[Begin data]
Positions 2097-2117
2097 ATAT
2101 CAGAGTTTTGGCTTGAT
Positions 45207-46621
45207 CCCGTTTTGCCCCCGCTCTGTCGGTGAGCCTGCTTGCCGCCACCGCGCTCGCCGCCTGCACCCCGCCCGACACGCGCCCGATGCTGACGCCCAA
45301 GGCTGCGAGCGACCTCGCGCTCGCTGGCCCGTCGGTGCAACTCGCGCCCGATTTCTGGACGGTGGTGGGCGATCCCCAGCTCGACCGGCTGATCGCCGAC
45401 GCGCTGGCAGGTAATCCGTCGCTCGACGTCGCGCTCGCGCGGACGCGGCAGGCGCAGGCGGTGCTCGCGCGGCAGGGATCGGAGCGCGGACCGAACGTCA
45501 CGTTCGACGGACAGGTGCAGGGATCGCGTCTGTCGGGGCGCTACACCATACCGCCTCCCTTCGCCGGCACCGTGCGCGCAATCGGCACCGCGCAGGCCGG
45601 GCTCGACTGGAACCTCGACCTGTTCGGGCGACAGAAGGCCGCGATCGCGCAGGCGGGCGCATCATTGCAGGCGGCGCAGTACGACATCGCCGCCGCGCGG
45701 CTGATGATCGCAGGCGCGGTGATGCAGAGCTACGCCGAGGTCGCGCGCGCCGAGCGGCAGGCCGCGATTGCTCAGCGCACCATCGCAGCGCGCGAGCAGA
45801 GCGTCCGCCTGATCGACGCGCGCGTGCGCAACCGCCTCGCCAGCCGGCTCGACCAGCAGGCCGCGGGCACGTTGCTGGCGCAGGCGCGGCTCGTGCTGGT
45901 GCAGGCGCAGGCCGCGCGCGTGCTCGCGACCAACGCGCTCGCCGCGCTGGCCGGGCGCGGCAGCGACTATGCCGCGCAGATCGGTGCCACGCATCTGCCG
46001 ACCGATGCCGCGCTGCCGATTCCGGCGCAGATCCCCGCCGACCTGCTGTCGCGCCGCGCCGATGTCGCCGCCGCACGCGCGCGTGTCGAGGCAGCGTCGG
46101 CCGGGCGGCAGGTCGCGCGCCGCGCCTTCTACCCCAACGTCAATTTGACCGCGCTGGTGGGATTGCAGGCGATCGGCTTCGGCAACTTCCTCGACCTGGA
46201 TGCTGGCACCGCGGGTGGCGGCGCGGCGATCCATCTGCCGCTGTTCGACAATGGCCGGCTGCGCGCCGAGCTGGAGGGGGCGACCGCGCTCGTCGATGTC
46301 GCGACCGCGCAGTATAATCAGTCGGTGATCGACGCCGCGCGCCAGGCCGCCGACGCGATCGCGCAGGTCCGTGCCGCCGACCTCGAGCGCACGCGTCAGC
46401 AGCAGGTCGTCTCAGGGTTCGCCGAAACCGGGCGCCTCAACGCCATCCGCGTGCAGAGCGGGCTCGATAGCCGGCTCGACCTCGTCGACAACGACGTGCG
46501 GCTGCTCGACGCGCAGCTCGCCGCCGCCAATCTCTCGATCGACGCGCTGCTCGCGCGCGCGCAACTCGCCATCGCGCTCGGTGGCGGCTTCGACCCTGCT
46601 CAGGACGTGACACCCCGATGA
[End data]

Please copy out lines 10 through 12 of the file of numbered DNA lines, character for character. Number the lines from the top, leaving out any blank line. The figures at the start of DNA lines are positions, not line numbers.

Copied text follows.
45701 CTGATGATCGCAGGCGCGGTGATGCAGAGCTACGCCGAGGTCGCGCGCGCCGAGCGGCAGGCCGCGATTGCTCAGCGCACCATCGCAGCGCGCGAGCAGA
45801 GCGTCCGCCTGATCGACGCGCGCGTGCGCAACCGCCTCGCCAGCCGGCTCGACCAGCAGGCCGCGGGCACGTTGCTGGCGCAGGCGCGGCTCGTGCTGGT
45901 GCAGGCGCAGGCCGCGCGCGTGCTCGCGACCAACGCGCTCGCCGCGCTGGCCGGGCGCGGCAGCGACTATGCCGCGCAGATCGGTGCCACGCATCTGCCG